One 20-year employee, who asked not to be identified for fear of retaliation, said she’d never seen such an explosion of obviously bad data — or such a poor administrative response to a critical situation. “I’ve never worked for an administration that didn’t care [if] false positives were occurring,” she said. “And then, to cover it up … as if they weren’t occurring.”Fitzgerald's policy change to privatize drug testing services and disallow confirmation tests has already led the department to accuse demonstrably innocent people of drug use while on probation, the Current reports. By contrast, confirmation is routinely offered by probation departments in other large Texas counties.
Skirmishes over the contract with Treatment Associates have also drawn renewed attention to the department’s drug-testing policies in general. Shutting down the department’s old drug lab isn’t the only change five-year veteran Fitzgerald has made during his tenure. He also ended the department’s practice of seeking confirmation tests for any dubious or disputed test results.
While former adult-probation director Caesar Garcia agreed that the department’s in-house drug-testing operations had received some black marks in the past, he said confirmation tests were performed when probation officers requested them. It’s an assertion backed by several officers interviewed for this article but strenuously denied by two-year employee Cline, who did not work with Garcia during his 25-year reign as director.
The probation department relies on “dip” tests for proof of drug use. Dip tests consist essentially of dropping a sensitized paper into the pee cup and waiting for the appearance of positive lines, not unlike many home-pregnancy tests. ...
Austin defense attorney and UT Criminal Defense Clinic lecturer Richard Segura said the dip-test technology doesn’t fly in court.
“Normally, if the client doesn’t admit to it, there’s no way in hell they’re going to ever be able to prove that case up,” he said. “The probation officer’s not a chemist, and the test isn’t scientifically validated. It’s not even admissible.”
Most officers use the tests to confront their clients and angle for a confession. Many defense attorneys even take the findings at face value and try to work plea deals based on their results. Certainly, they are accurate the majority of the time. But they fail enough that any time a result leads officers to seek to revoke a client’s probation, all other major cities in the state surveyed for this story offer confirmation tests. Probationers in Bexar County, however, aren’t even told they have the right to take a more conclusive test.
“No,” one Bexar County officer told the Current. “That information is not being offered.”
Though it's not the kind of thing the state's various law-school based innocence clinics work on, this is as much an innocence issue as the guys getting out of prison after decades based on DNA evidence, though typically the wrongful punishment isn't nearly as severe. If you're accused by a false positive and the department knows that routinely happens but refuses to order confirmation before taking action based on a dip test, to me that's willful negligence - particularly given that they fired the whistleblower who complained.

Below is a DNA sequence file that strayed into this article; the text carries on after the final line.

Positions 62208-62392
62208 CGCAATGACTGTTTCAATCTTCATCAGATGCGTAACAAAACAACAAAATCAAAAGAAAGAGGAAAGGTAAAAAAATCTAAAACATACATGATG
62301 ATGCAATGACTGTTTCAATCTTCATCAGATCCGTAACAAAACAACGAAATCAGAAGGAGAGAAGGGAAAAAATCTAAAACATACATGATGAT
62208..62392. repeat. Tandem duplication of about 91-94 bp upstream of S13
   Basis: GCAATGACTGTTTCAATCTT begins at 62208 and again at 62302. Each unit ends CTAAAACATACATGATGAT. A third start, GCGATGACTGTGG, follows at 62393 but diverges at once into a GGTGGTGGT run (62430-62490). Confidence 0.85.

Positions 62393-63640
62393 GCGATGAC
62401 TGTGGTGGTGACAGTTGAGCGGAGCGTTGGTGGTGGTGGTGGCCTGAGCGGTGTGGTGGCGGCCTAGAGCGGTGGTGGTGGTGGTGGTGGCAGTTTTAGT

Current writer Greg Harman posted an audio file of his interview with Kathleen Cline from the Bexar probation department, so you can hear the full thing if you'd like. At the tail end, I was flattered to hear Cline advise Harman to "get on Grits for Breakfast and do a little research"; nice to know Grits is where primary sources send reporters for their information! ;)
Finally, Harman compiled an interesting sidebar listing things that can cause a false positive in unconfirmed "dip test" urinalyses:
So-called “false positives” can come from a variety of factors. Here is just a sample.
Marijuana? Other candidates may be Dronabinol, Advil, Motrin, Midol, Excedrin, Aleve, Phenergan, niacin, hempseed oil, or a kidney infection. Being dark-complected can also put you at higher risk of a positive test, as the body flushes excess skin pigmentation, or melanin (which resembles stoner construct THC), from the system.
Amphetamines? Check those cold meds: ephedrine, pseudoephedrine, propylephedrine, basically the whole damn cold cabinet … Robitussin Cold and Flu, NyQuil, Vicks NyQuil, nasal sprays such as Afrin, asthma meds like Primatine tablets, and a range of prescription drugs.
Opiates? Not just poppyseed muffins; Tylenol with codeine, most prescription pain meds, cough suppressants with dexotromethorphan (DXM), NyQuil, or kidney or liver disease.
Cocaine? Popular antibiotic amoxicillin, tonic water, diabetes, and kidney and liver disease.
LSD? Watch out for migraine medications, including Egotamine, Ergostat, Cafergot, Wigraine, and Imitrex, among others.